‘They fuck you up, your mum and dad,” the poet Philip Larkin declared in “This Be the Verse.” Maybe so, but Adam Mansbach would like to point out a corollary: The kids return the favor. Mansbach is the father of an apparently insomniac toddler and the author of five books, including the fake bedtime story Go the Fuck to Sleep. That book, which began life as a jokey post on Facebook, won’t be published until next week. Nonetheless, it has topped the best-seller list on Amazon (not Amazon>Children’s Books>Satire>Profanity—all of Amazon). It is being translated into more than twelve languages. Fox 2000 has acquired the movie rights. It all but begs for sequels—having spent some time taking care of a three-year-old this winter, I’d like to nominate Put on Your Fucking Boots—and it makes an ideal gift for the infinitely self-replenishing population of new parents. In short, I suspect it will be with us for a while.
Why has the world gone gaga (so to speak) for this book? Part of its appeal is the barbed send-up of a normally saccharine genre, but Go the Fuck to Sleep is not, at base, a parody. It’s more like what Wicked is to The Wizard of Oz—a book that tells a familiar story from the perspective of a previously marginalized character. Bedtime, like a lot of modern parenting, is organized around the child (the thirsty, hungry, OCD child); Mansbach shows us the parent’s side, and despite some charming lion cubs, et al., by the illustrator Ricardo Cortés, it ain’t pretty:
The flowers doze low in the meadows
And high on the mountains so steep.
My life is a failure, I’m a shitty-ass parent.
Stop fucking with me, please, and sleep.
This is not a spoof of Goodnight, Moon. This is Battle Hymn of the Tired Father.
Unsurprisingly, plenty of commentators are using Mansbach’s book to reflect on the state of modern parenting. You’ll forgive me if I use it for a different purpose: I’d like to talk about our culture’s bipolar relationship with the word fuck.
That word—which appears, like a crude jack-in-the-box, in the last line of every stanza—is why the book works, both creatively and commercially. Yet this popularity was not a foregone conclusion. Like sex, alcohol, nudity, and drugs, swearing sets off the great American seesaw of schoolmarmish horror and schoolyardish glee, and it can be hard to predict whether a writer who curses will wind up exalted or excoriated. I know, because I wound up on the wrong side myself.
When it comes to profanity, I hail from what you might call a mixed background. My father swears freely and exuberantly—although, when I was a child, he did so exclusively in Polish. In moments of paternal irritation, an entire shtetl sprang to life in our suburban home. Psia krew, cholera, curwa, szmata: excrement, cholera, whores, rags. (Predictably, that gritty archipelago of my father’s native tongue is all the Polish I ever learned.) My mother, by contrast, swears approximately never. Moreover, some years ago, she confessed that she hates it when I do so. I was startled and abashed, and cleaned up my act immediately—which is to say, I stopped swearing in front of her.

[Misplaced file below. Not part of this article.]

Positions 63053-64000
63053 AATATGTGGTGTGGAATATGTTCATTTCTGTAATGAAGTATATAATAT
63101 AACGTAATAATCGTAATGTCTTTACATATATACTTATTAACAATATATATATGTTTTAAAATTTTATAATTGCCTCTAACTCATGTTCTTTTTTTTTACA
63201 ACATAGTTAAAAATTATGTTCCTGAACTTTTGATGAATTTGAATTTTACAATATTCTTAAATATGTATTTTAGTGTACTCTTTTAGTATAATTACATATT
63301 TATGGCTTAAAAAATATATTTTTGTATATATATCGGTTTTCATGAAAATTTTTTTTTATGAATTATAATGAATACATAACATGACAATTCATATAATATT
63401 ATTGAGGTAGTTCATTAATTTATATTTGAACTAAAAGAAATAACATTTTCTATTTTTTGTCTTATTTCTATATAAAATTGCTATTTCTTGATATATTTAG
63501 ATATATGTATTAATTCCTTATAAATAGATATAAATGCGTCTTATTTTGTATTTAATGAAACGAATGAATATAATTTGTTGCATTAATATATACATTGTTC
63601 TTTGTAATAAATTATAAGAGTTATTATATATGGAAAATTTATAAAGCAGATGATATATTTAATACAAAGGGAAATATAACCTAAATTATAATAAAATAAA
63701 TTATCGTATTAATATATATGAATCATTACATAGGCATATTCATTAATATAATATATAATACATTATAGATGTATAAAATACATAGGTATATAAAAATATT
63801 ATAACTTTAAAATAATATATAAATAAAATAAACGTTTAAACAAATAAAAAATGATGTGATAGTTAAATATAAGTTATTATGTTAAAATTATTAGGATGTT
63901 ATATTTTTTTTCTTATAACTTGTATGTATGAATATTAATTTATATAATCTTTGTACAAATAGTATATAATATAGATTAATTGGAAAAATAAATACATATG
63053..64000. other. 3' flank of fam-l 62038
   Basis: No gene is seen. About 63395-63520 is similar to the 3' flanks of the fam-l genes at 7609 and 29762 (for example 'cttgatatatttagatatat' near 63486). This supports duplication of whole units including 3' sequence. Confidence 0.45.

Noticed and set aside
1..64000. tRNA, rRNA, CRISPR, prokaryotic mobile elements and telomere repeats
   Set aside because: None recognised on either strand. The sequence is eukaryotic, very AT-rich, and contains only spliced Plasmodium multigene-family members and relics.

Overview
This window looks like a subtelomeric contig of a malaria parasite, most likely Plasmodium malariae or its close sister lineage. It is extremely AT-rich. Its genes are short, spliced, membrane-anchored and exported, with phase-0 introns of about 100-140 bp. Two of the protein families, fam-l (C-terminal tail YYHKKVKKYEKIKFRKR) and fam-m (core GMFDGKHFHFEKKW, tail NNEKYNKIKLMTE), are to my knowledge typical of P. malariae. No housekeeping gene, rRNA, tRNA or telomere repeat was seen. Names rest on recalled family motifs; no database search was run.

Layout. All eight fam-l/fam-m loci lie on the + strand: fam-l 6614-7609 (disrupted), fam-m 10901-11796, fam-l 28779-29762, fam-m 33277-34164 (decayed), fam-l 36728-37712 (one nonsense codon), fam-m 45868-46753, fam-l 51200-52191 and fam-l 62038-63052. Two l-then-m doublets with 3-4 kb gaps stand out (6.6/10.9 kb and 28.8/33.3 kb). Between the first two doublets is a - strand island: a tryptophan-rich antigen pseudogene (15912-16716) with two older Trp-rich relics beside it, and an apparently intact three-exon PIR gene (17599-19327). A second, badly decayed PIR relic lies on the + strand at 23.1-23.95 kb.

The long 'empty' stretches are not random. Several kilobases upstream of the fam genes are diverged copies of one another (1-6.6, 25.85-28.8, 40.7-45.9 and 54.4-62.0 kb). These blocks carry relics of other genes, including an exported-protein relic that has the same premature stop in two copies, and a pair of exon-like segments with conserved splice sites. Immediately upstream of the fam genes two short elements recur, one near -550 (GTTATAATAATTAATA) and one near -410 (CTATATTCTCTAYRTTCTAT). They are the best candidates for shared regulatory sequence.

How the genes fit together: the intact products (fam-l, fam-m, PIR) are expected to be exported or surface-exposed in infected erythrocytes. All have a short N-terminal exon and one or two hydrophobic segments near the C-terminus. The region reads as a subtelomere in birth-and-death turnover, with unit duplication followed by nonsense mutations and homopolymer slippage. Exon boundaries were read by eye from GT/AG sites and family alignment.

As that concession suggests, all cursing is contextual. My mother’s aversion to profanity has everything to do with being born female in the forties, and her primary objection to my own occasional expletive was that it seemed “unfeminine.” (In context, speaking of context, that objection struck me as faintly comedic and overwhelmingly kind: This is a woman who didn’t miss a beat when I first brought home a girlfriend.) My father, meanwhile, reverted to Polish to swear because he knew that imported expletives lose their shock value—which is, of course, almost all the value they ever had.
In addition to this mixed family background, I also enjoy a mixed geography of profanity. Like Mansbach, I live in New York, which surely deserves the prize for most foulmouthed city in the nation. (You Chicagoans can go fuck yourselves.) Profanity flows from New Yorkers as the East River flows into the sea: constant, filthy, strangely magnificent. It’s not just our ability to cuss each other out; it’s the blasé and cheerful vulgarity of everyday speech. I was once in a packed midtown crosswalk at rush hour when a guy next to me retrieved something from the street and sprinted ahead, shouting, “Yo, lady, you dropped your fuckin’ wallet!”
This endless, extemporized profanity has had an unmistakable effect on my own speech. Before I moved to New York, I lived in Oregon; nowadays, when I go back to visit, I feel like a sailor on shore leave at a Raffi concert. On the other hand, I blush when I return to Chile, where I also once lived, and where the locals speak a famously profanity-happy version of Spanish. You know those nice respectable Midwesterners who say “sugar” when they mean “shit”? Nice respectable Chileans sit down at the breakfast table, look at the sugar bowl, and say, “Pass me that shit.”